Key to Umbria: Perugia

Ansidei Palaces

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Palazzo Ansidei di Catrano (15th-17th centuries)

The palace (27 Via Alessi) was built on the site of a medieval building, traces of which survive in Via Angusta (to the left of it).  The Renaissance facade is divided into three storeys, and contains a handsome portal, with the family arms above.
The palace remains the home of the Ansidei di Catrano family, which is recorded in a document dated 1120.  It originated at Castello di Catrano, north west of Perugia, and moved into the city early in the 15th century.  The heirs of Filippo di Ansideo di Simone di Catrano commissioned the so-called Ansidei Madonna from Raphael for the family chapel in nearby
San Fiorenzo.

Palazzo Ansidei di Montemarte (16th-18th centuries)

This palace (4 Piazza Ansidei) belonged to the Ansidei di Montemarte.  The earliest part of it is behind the later structure in Piazza Ansidei.

The inscription on the facade records that Count Reginaldo Ansidei died here, having devoted his whole life to Perugia.  He became the city’s second mayor in 1861 and remained in this capacity for 16 years (with a break of two years in 1868-70). 

Palazzo Manzoni Ansidei (1701)


A long inscription across the first floor windows of this palace in in Piazza Morlacci records that Gregorio Aureli built it.  It passed to the Alfani family in the early 19th century and to the Ansidei family soon after. 

Count Vincenzo Ansidei was almost certainly responsible for the main portal, which is flanked by two ancient columns that might have come from Sant’ Angelo.  He made similar modifications to Palazzo Ansidei  in Corso Vannucci (below).

The palace subsequently passed to the Manzoni family, following the marriage of Francesca Ansidei and Count Luigi Manzoni in the late 19th century.

The palace became part of the University of Perugia in 1961.

Palazzo Ansidei (early 19th century)

Count Vincenzo Ansidei built this palace (at the junction of what are now Corso Vannucci and Via Mario Grecchi), probably built just before the creation of Piazza Rivarola in 1800-8.  The remains of the earlier buildings that provided its foundations, which are clearly visible in the walls in Via Mario Grecchi (on the left).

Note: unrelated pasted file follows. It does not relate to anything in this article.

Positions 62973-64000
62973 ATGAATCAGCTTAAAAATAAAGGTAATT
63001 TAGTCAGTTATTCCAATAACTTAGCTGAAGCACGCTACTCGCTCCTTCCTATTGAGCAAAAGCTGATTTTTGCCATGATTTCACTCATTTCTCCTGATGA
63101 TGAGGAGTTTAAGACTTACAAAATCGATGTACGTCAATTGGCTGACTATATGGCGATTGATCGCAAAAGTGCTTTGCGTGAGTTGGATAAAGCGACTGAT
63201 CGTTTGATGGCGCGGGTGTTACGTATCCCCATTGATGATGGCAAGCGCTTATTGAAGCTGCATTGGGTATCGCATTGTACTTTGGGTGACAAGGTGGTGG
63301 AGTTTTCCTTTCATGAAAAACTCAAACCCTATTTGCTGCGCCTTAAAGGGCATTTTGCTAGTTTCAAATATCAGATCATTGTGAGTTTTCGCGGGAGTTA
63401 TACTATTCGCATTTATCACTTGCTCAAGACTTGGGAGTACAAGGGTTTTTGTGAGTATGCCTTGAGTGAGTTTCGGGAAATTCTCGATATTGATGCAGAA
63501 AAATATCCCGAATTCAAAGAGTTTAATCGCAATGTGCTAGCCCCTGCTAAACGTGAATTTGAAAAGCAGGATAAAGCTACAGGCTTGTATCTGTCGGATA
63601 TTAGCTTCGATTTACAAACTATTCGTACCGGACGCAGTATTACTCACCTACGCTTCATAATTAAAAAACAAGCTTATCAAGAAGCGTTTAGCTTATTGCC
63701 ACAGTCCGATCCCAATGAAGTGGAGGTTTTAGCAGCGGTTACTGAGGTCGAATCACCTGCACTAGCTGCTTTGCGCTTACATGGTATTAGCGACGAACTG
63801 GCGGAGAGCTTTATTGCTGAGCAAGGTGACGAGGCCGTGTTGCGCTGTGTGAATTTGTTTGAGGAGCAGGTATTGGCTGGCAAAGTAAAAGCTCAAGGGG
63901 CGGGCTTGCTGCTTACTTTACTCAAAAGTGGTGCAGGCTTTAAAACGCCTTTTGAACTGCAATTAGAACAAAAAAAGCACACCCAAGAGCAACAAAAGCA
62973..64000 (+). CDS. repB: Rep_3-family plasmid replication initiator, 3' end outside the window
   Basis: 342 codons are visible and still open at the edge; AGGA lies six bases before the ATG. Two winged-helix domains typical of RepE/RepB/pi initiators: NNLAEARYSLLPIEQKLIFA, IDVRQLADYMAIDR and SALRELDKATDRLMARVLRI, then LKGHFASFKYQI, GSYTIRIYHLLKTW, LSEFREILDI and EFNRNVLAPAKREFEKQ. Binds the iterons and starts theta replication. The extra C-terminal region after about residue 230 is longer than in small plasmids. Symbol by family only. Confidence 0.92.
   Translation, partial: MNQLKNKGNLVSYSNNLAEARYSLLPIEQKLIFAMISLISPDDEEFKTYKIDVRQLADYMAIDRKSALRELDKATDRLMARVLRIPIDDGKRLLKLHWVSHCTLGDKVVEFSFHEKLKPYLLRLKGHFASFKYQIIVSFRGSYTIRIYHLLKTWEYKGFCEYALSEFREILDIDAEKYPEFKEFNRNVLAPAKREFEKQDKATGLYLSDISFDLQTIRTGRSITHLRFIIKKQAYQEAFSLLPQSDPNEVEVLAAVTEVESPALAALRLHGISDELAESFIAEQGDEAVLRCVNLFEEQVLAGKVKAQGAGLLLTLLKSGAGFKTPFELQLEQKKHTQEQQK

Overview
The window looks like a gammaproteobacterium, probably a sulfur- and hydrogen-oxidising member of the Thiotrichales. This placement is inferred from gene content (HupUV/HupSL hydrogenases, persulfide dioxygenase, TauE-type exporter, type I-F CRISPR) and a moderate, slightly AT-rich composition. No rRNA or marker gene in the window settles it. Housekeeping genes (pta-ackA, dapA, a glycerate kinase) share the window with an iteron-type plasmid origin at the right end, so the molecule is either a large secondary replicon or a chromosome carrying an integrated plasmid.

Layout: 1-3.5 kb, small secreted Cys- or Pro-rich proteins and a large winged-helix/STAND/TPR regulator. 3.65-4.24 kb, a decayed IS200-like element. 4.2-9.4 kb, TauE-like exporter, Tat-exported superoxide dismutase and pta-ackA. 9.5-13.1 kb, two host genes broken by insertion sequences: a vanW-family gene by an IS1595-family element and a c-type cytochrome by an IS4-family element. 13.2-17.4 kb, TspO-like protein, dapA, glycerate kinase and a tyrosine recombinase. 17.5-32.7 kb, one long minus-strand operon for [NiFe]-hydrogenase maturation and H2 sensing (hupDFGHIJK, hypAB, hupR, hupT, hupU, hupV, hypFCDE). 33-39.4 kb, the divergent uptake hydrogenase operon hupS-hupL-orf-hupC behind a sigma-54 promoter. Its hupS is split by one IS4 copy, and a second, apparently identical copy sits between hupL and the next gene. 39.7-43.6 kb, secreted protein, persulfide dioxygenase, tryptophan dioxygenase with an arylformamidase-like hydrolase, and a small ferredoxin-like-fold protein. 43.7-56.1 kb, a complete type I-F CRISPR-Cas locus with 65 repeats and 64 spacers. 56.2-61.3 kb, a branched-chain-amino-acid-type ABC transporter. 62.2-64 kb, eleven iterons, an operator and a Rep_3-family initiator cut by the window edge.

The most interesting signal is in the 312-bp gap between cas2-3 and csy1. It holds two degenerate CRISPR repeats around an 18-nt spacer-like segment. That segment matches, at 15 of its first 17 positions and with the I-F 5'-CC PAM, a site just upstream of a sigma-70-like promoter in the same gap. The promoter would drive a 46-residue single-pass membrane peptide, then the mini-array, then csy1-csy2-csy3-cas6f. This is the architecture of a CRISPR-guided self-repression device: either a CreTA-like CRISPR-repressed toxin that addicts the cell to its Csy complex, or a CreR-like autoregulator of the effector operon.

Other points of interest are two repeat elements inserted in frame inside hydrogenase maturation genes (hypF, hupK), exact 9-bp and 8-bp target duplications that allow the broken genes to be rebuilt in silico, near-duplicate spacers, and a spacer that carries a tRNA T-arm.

Loggia and Via Alberata                          Loggia                      Loggia and Banca d’ Italia

In architectural terms, the most distinctive feature of the palace is its loggia (1808) in Via Mario Grecchi, which Count Vincenzo Ansidei designed.  From 1831 until 1879, this loggia looked out on the aptly named Via Alberata (leafy street). with Rocca Paolina to the left.  The detail above of a panel (19th century) by Giuseppe Rossi in the Galleria Nazionale (illustrated to the left) shows this situation.  The view was ruined when Banca d’ Italia was built in front of the loggia in 1979 (as in the illustration to the right).

Count Vincenzo Ansidei was also almost certainly responsible for the main portal (now the entrance to Hotel Rosetta), which is flanked by two ancient columns that might have come from Sant’ Angelo.  He made similar modifications to what is now Palazzo Manzoni Ansidei (above).

See also the Chapels of the Ansidei Family in San Fiorenzo.

Return to Monuments of Perugia.

Return to: Walk II (for the palaces in Piazza Ansidei and Piazza Morlacci);

Walk VI (for the palace in Via Alessi); and

Walk VII (for the palace at the junction of Corso Vannucci and Via Mario Grecchi).